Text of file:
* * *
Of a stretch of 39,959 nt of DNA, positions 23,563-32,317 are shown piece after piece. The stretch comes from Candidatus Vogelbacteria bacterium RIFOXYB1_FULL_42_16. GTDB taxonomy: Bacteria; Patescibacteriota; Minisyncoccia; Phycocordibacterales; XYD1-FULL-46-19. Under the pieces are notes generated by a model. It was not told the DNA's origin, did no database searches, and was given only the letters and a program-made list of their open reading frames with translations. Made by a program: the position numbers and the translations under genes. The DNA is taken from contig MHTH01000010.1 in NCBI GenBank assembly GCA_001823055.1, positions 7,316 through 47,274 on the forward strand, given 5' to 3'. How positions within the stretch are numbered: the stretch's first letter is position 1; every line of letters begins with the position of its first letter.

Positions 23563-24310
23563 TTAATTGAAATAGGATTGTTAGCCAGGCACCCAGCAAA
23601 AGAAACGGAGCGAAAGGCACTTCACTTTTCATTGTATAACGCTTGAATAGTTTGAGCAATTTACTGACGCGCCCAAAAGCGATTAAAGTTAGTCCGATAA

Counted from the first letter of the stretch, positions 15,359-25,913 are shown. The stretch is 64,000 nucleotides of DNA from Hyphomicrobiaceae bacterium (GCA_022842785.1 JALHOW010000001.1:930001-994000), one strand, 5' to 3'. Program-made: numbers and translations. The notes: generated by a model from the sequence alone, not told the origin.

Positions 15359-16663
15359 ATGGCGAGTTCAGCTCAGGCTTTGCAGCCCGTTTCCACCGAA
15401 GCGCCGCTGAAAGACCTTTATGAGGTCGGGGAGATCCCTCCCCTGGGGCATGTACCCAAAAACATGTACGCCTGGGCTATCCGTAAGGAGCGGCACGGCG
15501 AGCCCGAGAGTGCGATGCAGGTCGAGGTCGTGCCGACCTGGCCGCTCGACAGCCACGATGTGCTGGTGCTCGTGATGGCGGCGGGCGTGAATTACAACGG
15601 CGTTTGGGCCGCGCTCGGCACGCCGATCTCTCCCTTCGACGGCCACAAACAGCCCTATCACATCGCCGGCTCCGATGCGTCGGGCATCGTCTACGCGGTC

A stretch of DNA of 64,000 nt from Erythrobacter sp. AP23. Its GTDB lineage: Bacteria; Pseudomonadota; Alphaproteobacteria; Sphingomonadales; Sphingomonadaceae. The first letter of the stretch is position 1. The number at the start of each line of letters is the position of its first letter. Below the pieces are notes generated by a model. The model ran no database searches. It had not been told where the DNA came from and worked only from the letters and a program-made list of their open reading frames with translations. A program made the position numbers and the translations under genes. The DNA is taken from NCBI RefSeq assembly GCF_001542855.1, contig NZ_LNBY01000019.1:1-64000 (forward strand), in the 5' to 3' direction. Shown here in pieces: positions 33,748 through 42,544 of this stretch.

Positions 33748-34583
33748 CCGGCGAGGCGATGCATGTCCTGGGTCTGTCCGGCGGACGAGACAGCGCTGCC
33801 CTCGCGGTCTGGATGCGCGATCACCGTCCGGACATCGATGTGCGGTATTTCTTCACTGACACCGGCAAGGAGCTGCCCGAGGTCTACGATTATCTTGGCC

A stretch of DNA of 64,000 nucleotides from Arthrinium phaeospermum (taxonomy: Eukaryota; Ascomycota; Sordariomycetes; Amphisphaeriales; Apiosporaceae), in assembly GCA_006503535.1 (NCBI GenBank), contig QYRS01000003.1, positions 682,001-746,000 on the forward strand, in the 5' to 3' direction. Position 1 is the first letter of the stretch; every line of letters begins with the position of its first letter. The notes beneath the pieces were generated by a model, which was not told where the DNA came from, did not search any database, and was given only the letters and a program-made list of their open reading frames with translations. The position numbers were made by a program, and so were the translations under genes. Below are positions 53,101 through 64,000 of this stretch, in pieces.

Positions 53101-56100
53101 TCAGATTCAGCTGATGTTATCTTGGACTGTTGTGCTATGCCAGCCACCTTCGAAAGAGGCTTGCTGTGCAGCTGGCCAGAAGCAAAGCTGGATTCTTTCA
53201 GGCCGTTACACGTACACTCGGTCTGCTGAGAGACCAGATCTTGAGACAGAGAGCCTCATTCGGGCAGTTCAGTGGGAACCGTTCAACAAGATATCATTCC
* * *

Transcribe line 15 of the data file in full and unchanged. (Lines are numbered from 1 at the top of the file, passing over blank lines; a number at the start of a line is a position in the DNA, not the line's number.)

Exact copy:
A stretch of DNA of 64,000 nucleotides from Arthrinium phaeospermum (taxonomy: Eukaryota; Ascomycota; Sordariomycetes; Amphisphaeriales; Apiosporaceae), in assembly GCA_006503535.1 (NCBI GenBank), contig QYRS01000003.1, positions 682,001-746,000 on the forward strand, in the 5' to 3' direction. Position 1 is the first letter of the stretch; every line of letters begins with the position of its first letter. The notes beneath the pieces were generated by a model, which was not told where the DNA came from, did not search any database, and was given only the letters and a program-made list of their open reading frames with translations. The position numbers were made by a program, and so were the translations under genes. Below are positions 53,101 through 64,000 of this stretch, in pieces.